Let’s examine Supine Triceps Extensions (sometimes called “skull crushers”) – either with dumbbells or with a barbell (often done with an EZ Curl bar).  Typically, a person starts with arms straight, holding a bar or dumbbells over their chest.  At that position, their forearms are parallel to resistance, and therefore offer no challenge to the triceps.  Then, the person begins bending his or her elbows, and his forearms begin CROSSING gravity (so far – so good), and encountering increasing percentages of resistance as they approach the position of having their forearms perpendicular to gravity.  When they reach that position (the “T” position), they reach maximum resistance (their elbows would be bent at about 90 degrees at that point).  They might bring the dumbbells down a little farther, and then push them back up to the top.  As you can see, the triceps were taken from a ZERO resistance position at the top, and then – as the weight was lowered, resistance went from 25%, 50%, 75% and 100% resistance levels, and then – beyond that (with an elbow bend of about 60 degrees) – reaching about 75% resistance again, and then back the other way, up to the top.  That’s fine.  The triceps are getting the full benefit of the resistance, and there’s no strain to any joints, nor excessive stretch or demand on any other muscles.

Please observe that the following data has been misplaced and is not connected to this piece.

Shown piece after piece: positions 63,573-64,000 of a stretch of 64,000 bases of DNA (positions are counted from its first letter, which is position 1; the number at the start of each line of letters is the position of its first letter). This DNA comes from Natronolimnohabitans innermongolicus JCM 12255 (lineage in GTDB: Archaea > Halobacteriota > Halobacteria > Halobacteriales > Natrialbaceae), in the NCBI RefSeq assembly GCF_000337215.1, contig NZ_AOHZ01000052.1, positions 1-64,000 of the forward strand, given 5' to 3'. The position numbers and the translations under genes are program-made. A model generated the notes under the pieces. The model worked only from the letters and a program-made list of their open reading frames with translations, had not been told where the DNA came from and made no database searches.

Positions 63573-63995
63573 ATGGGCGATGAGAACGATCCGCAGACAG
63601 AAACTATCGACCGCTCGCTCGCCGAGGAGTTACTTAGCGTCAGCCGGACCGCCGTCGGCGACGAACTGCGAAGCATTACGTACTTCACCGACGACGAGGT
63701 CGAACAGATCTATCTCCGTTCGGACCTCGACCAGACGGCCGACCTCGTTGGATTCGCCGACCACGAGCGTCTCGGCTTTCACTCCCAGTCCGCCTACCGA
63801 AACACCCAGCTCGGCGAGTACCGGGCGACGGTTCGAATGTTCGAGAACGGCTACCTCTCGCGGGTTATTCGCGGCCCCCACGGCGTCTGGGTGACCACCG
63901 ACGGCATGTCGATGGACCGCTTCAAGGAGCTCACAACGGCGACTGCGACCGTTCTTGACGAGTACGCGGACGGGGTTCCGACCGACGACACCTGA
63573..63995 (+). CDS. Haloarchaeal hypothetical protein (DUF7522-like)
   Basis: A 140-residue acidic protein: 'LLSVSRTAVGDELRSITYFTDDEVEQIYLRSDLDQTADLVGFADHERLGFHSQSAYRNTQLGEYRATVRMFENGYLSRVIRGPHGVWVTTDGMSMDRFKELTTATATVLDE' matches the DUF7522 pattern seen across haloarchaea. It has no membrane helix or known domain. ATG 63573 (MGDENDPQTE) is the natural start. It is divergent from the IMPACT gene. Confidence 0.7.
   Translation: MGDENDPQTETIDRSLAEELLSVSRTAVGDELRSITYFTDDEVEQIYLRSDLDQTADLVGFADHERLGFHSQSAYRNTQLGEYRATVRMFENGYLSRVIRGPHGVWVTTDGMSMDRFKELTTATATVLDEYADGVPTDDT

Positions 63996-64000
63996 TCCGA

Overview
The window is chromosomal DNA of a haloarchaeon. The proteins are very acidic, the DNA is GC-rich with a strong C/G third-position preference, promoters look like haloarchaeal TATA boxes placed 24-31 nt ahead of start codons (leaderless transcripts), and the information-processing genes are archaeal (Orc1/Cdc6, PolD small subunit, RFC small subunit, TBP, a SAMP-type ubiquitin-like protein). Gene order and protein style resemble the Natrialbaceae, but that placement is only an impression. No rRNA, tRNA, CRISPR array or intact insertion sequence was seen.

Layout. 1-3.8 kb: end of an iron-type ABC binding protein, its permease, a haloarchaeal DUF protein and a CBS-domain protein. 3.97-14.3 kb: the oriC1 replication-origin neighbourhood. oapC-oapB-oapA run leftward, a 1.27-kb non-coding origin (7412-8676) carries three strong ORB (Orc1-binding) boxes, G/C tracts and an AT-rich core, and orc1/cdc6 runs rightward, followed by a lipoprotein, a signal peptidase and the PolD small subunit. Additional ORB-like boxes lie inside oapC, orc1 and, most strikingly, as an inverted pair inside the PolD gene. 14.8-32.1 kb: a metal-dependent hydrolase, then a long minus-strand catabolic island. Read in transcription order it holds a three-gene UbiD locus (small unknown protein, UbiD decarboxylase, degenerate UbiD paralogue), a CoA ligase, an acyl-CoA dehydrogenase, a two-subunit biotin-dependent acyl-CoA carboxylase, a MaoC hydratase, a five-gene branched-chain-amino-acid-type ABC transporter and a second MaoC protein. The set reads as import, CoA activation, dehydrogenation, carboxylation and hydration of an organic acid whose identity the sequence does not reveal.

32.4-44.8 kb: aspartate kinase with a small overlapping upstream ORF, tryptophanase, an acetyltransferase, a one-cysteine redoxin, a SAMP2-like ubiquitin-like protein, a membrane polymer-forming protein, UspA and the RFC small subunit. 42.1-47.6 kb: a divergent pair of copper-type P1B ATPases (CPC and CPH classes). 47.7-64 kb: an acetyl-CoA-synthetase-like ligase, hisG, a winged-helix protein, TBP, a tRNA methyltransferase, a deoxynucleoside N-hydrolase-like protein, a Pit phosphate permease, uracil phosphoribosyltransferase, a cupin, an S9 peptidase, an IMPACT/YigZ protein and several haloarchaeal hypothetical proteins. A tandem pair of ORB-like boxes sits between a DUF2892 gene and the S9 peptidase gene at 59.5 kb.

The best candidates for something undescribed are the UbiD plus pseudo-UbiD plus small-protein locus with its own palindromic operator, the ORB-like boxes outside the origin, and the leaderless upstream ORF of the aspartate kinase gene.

But what happens when – towards the end of that set – the person decides to “finish off” with a modified version of that movement, whereby they bring the dumbbells down to their ribcage (instead of toward their forehead), and then back up again?  Well, since the forearms are then parallel to gravity, the triceps get almost no benefit.  Instead, the upper arm bone begins CROSSING gravity, and – again – the front deltoids begin doing the work.